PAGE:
The North West is facing a looming jobs crisis, as the furlough scheme unwinds and businesses operate with severe restrictions.

In the North West 828,900 people are furloughed, equivalent to around 23% of the workforce.

224,000 people are using the Self-Employed Income Support Scheme, around 6% of the workforce

348,794 people are claiming UC and other out of work benefits, equivalent to 9% of the working age population and a rise of 112% since

Last week, we got rhetoric and rehashed announcements from the Prime Minister.
This week we got a meal deal from the Chancellor.

Whilst the voucher scheme is welcome, customers will only return to the high street when they are confident the virus is under control. This requires a functioning track and trace system, and a clear framework for local lockdowns.

The Chancellor is also undoing any good work with the blanket withdrawal of the furlough scheme, starting in just a few weeks.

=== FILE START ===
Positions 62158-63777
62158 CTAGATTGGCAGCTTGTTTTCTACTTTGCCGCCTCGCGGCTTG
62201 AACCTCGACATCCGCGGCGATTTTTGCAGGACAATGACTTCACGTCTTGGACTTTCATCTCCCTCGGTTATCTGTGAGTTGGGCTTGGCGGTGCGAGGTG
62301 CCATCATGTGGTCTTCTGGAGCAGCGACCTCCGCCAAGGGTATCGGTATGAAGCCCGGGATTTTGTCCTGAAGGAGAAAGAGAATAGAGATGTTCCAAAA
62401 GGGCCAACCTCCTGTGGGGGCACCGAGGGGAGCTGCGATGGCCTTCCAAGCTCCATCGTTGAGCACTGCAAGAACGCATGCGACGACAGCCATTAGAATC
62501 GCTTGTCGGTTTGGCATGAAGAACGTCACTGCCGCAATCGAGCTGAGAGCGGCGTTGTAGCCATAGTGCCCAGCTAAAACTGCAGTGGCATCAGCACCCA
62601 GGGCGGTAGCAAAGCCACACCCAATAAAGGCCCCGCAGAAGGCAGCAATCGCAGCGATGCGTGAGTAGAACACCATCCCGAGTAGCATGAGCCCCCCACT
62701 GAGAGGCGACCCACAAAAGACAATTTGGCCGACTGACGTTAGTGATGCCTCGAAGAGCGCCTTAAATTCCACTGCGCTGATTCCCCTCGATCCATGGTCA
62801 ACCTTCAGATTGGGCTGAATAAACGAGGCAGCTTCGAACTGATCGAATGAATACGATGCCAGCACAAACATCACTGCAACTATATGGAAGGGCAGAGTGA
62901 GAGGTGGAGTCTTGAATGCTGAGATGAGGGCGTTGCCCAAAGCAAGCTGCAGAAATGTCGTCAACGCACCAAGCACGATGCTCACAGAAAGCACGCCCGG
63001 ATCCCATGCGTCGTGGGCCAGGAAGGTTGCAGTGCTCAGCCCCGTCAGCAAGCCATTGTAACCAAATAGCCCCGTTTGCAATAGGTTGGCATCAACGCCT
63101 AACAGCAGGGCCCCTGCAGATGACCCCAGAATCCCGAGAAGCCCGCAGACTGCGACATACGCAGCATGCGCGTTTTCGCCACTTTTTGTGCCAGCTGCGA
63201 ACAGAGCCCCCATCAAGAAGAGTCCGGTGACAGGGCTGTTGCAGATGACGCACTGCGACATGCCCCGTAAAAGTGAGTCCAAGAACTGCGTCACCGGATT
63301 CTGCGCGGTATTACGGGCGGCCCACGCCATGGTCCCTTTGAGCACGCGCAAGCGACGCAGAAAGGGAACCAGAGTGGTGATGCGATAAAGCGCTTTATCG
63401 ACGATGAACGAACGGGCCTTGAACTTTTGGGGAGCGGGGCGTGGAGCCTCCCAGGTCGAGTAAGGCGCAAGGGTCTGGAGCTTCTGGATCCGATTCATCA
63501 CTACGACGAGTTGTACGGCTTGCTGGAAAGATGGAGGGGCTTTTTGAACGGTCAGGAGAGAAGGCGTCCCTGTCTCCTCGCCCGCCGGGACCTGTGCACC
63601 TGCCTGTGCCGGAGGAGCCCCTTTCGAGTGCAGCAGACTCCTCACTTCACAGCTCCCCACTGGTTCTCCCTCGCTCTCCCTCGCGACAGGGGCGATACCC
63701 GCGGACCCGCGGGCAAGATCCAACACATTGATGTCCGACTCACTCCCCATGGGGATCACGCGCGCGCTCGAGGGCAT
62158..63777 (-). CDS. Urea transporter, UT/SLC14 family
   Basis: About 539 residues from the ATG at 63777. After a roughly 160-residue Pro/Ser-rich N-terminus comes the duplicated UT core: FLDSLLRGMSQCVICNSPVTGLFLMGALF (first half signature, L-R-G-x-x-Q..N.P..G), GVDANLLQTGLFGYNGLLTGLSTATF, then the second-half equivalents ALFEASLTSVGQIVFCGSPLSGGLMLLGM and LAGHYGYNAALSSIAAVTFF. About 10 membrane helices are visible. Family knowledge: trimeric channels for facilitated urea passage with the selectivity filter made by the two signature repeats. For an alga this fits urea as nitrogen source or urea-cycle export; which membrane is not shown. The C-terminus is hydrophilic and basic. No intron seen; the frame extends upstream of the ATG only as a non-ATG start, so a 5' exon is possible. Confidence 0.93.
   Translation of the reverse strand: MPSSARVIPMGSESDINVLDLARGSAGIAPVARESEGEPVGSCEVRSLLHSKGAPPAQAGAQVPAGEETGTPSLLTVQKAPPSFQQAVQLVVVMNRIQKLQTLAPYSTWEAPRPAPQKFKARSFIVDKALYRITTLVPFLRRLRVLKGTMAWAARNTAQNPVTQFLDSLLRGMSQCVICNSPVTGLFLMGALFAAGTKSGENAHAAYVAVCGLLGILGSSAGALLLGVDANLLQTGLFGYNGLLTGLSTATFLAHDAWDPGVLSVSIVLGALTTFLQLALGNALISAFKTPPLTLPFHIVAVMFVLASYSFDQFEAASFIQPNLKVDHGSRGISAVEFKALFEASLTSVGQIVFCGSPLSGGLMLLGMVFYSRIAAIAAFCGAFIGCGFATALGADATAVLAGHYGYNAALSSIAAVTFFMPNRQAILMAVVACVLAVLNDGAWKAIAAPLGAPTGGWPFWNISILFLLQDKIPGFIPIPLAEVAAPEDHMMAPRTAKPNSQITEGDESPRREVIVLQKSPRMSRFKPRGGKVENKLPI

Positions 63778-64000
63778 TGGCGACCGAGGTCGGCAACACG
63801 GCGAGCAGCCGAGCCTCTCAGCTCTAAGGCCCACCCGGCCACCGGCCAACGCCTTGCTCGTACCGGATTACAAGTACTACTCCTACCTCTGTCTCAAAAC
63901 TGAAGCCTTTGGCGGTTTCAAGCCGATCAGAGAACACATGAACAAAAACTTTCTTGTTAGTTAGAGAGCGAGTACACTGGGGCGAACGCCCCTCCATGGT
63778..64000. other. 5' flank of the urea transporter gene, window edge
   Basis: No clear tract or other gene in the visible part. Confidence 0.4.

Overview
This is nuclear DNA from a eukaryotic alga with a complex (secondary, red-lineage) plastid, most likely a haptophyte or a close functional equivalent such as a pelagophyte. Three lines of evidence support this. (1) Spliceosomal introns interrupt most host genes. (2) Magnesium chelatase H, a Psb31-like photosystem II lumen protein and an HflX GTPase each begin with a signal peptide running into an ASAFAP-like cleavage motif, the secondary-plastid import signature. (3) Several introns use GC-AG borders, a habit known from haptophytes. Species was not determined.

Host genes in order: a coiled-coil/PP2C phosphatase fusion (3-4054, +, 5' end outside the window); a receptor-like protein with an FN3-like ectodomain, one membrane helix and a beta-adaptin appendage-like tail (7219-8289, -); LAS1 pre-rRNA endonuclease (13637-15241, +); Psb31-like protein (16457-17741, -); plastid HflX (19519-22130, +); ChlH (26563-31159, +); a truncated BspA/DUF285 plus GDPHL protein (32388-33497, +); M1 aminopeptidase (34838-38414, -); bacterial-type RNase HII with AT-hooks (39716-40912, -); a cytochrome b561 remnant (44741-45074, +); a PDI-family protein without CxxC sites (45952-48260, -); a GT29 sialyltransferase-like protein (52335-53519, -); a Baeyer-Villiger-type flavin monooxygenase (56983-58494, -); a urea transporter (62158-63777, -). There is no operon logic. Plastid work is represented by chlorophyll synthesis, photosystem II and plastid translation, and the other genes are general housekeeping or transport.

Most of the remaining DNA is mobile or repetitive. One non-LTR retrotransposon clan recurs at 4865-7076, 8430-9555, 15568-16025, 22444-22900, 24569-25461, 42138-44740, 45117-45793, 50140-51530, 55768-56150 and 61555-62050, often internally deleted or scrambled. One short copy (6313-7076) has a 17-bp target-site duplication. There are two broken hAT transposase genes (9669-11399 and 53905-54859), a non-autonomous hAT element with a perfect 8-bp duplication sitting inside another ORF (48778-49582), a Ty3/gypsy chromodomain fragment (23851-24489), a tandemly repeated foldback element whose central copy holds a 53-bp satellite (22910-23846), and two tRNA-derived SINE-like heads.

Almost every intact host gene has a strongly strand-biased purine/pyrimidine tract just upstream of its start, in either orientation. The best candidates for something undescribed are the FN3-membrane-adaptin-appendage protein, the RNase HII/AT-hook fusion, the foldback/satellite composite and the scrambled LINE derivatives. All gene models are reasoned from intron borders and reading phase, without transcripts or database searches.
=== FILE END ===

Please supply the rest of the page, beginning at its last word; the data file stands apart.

He’s offered firms a £1,000 for any workers they retain until January, but this will be of little to comfort to those making painful redundancy decisions now.

The hardest hit sectors that rely on social interaction and an influx of tourists face months of uncertainty.

The Food and accommodation sector saw output fall by nearly 92% between February and April, whilst the arts, entertainment and recreation sectors saw output cut almost in half.
The food and accommodation sector supports roughly 244,491 jobs in the North West.

An estimated 163,809 are furloughed and face an uncertain future as the scheme is withdrawn in a matter of weeks.

The arts and entertainment sector support roughly 102,911 jobs in the North West

An estimated 71,523 are furloughed, and again face an uncertain future as the government presses on with blanket withdrawal from August.

Shadow Chancellor, Anneliese Dodds MP, said:

“The North West was promised a new deal – what it got was a meal deal.The Chancellor is still pressing on with his one-size-fits-all approach to withdrawing the Job Retention and self-employed schemes, despite many businesses in the North West working with severe restrictions.

“The scheme must now live up to its name – supporting employment in industries which are viable in the long term. There is still time to avoid additional floods of redundancy notices.”


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